Google will start to lift its ban on coronavirus-related advertising this week after its policy caught fire from Democratic lawmakers who feared it may bolster misinformation from the White House.
Over the next few days, Google will begin to allow “government entities, hospitals, medical providers, and NGOs” to run ads related to the novel coronavirus on its platforms. Since February, most nongovernmental advertisers have been barred from running ads related to the COVID-19 pandemic to stifle organizations seeking to spread misinformation or profiteer off of the panic.
But according to Protocol, Democrats grew concerned that the broad ban allowed the Trump White House to boost its response to the pandemic but prohibited Democrats from criticizing it.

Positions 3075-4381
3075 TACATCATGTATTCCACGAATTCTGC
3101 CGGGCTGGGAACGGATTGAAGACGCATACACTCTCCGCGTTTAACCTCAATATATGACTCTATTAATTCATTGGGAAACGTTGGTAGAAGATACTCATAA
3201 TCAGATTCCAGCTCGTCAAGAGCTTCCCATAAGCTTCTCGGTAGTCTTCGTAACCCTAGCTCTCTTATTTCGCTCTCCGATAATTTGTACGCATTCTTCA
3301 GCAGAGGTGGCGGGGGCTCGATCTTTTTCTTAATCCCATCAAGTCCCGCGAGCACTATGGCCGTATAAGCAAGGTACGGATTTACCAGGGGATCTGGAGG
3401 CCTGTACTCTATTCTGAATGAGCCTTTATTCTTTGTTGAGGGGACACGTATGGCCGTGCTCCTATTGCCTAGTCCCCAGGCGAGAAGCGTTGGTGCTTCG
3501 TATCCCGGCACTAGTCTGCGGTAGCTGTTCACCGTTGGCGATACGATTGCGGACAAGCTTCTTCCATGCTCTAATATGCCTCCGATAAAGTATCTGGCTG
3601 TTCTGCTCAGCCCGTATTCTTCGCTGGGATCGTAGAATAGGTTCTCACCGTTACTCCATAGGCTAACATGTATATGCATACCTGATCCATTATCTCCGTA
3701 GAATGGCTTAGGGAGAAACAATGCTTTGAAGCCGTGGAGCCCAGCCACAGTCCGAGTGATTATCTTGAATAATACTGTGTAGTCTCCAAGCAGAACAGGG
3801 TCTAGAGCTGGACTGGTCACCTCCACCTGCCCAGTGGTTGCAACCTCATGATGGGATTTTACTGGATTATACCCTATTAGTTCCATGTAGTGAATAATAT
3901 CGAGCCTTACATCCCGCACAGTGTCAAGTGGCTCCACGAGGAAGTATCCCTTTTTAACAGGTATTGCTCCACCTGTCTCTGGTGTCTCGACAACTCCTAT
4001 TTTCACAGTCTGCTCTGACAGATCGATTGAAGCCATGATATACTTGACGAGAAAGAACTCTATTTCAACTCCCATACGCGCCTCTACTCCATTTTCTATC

“This policy was designed to protect users and block ads that try to capitalize on short-term events like natural disasters,” a Google spokesperson told The Verge. “Now, we are looking at ways to support limited COVID-19-related ads from hospitals, medical providers, government entities, and NGOs.”
In the coming days, Google will expand the pool of advertisers allowed to run ads. In an email obtained by The Verge, Google head of industry Mark Beatty told advertisers, “We’re planning to allow other advertisers, including political organizations, to run ads related to COVID-19. We will have more information to share on this in the next few days.”